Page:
‘That doesn’t matter!’ Rose said, standing up. He was being a smartass. She should have known, and so, brushing imaginary twigs from her skirt and straightening her shirt she turned around. Now he made a move. He reached a sitting position and she could finally see his face, all of it.
‘I opened my eyes just then.’ He said, ‘and instead of stars or the leaves of the trees, I saw spots.’
Rose didn’t understand what he was talking about. Maybe he had been hitting the firewhiskey. She made as if to go, and then said in an explanatory way. ‘You were talking in your sleep.’
He smiled. ‘Did I say anything interesting?’
‘Someone’s name, I think.’
He laughed, and Rose wanted him to stay that way, his head angled up at the branches and his hands flopping carelessly in his lap. He looked around, and saw a bed of roses further on. ‘I should have chosen a better place to sleep, now I’m going to smell of flowers all day. If I’m not mistaken that’s a…’
Rose knew what type of Rose it was, a beautiful Grandiflora spilling forth over the green. But the stranger never actually named the Rose.
Rose looked at him sharply, but he wasn’t even looking at her, he was focussed on something else entirely, watching the grass sway softly in the wind. He was too much! He was too much just to sit there carelessly and let the silence open up between them like a cave. She felt annoyed, and wanted him to know, and didn’t quite know why she felt this way.
‘Why not sit down?’ She heard him say, ‘Either that, or I ought to get to my feet. I can’t have you towering over me like that. It doesn’t make sense.’
Without waiting for an answer he stood up anyway, and she had to tilt her head to look at him. He put his hands in his pockets and grinned at her, doing a little irish jig as if he was pleased to see her. Rose smiled.
‘Do you know…’ He said, resting a hand on the bark of a tree. ‘Do you know that there is a woman who lives in Sussex, not far from the channel. For many years she worked for a firm of solicitors in a small town called Hatchworth near Brighton. They specialised in wills.’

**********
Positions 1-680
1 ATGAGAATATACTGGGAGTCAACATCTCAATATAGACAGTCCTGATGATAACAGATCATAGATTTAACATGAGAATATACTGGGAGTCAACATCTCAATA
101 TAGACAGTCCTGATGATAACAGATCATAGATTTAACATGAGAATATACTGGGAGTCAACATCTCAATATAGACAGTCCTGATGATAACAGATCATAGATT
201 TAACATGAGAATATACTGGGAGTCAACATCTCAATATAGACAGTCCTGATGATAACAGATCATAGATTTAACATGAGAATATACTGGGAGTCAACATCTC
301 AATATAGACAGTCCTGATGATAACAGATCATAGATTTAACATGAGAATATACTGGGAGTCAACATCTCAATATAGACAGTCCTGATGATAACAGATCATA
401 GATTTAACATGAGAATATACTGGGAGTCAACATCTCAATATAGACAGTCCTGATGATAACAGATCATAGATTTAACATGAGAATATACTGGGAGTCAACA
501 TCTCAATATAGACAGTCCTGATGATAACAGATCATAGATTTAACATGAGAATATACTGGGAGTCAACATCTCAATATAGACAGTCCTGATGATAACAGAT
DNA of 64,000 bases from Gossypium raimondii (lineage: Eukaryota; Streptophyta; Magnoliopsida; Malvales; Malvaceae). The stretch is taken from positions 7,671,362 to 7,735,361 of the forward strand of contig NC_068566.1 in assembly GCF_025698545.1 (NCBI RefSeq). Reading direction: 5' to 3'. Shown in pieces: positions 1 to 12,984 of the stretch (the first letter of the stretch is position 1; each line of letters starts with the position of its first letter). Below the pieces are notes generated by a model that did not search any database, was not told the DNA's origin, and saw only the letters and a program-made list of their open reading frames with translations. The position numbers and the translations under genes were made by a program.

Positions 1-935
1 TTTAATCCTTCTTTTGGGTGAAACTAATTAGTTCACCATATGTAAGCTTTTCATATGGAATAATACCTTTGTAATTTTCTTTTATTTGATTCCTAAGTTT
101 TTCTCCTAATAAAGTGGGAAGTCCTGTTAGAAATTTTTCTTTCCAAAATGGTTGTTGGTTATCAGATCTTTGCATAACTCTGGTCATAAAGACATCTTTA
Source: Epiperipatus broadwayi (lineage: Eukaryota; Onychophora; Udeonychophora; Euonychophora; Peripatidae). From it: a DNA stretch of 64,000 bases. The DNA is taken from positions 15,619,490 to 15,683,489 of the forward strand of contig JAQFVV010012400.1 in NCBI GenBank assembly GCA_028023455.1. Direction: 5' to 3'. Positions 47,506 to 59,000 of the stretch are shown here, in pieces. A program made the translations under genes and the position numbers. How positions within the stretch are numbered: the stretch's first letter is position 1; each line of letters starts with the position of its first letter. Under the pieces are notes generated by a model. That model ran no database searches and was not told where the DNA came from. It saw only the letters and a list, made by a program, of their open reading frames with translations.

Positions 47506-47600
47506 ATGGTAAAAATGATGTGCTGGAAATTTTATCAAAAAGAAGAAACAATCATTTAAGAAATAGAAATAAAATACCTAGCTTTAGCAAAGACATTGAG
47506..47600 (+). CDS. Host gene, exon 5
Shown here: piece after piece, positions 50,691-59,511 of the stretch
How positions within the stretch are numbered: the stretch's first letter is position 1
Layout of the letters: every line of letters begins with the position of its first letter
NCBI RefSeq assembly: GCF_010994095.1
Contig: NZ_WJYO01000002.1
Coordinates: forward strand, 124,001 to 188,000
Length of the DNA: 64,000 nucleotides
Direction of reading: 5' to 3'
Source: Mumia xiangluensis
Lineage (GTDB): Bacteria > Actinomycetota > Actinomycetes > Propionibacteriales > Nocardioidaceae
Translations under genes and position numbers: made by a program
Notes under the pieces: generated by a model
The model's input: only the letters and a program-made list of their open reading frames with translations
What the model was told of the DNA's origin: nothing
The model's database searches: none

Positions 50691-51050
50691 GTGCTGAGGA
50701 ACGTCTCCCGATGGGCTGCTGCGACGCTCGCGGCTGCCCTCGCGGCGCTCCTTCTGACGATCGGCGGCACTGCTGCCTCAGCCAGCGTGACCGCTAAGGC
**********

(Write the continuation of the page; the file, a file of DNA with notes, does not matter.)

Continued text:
Clearing his throat he glanced at Rose, a few paces away.
‘She was born in Bulgaria, see, in a city of many bridges. Her father had a dark moustache and hair that was crinkled like crisps. He wore a coat over his shoulders, but without the arms in their holes, an odd habit, really. Very feminine. The mother was a singer, and first realised that the man courting her was a tenor of some renown when he took her to a pine forest and began to sing. She came from a prosperous pureblood merchant family.’
‘But for a while in Bulgaria there was trouble, and people were scared. A government made of cement. No one could leave the country without permission, and no-one wanted to enter it. Even if they did manage to get permission they couldn’t get their money out. It became worthless. And so to get around this people started to get creative.’
‘Under a tree in their garden the woman’s parents had buried a stamp collection of immeasurable value, containing nineteenth century classics and rare items from the Isle of Wight or Scottish highlands. It had been inherited from a Great Uncle who collected that sort of thing. Every year or so the tenor with the crinkled hair and deep voice would go to the tree, dig out the tin wrapped in calico and with a pair of tweezers he would remove one, just one single precious stamp which they would slip into an envelope and sell in Geneva for cold hard money. It was how they continued to sing throughout Bulgaria when everyone else was crying.’
‘The father always spoiled his daughter. He gave her extravagant gifts, slices of bittersweet sacher torte from Vienna, the soft cashmere of a beret from Paris… When he went to cafes with his friends he took her with him and she would sometimes fall asleep with her head on his shoulder. When she was with him he became loud, contented, conceited even… She even met some beautifully dressed women who were always laughing, their faces covered by netting from their perched hats, their feet clicking along parquet floors and their lips leaving red kisses on glasses and white cakes.’
‘But now she had grown up, oh how she had grown up. We will have to say she was a melancholy beauty, a flame-haired law student with no doubts and a man who loved her with aching heart. But they could only whisper in alleys or at the café, her father wouldn’t have him at the house, or let him see her. At the mention of his four syllable name he would fly into a dirty rage and break things. To make matters worse the student was under surveillance by the government for suspicious activity.’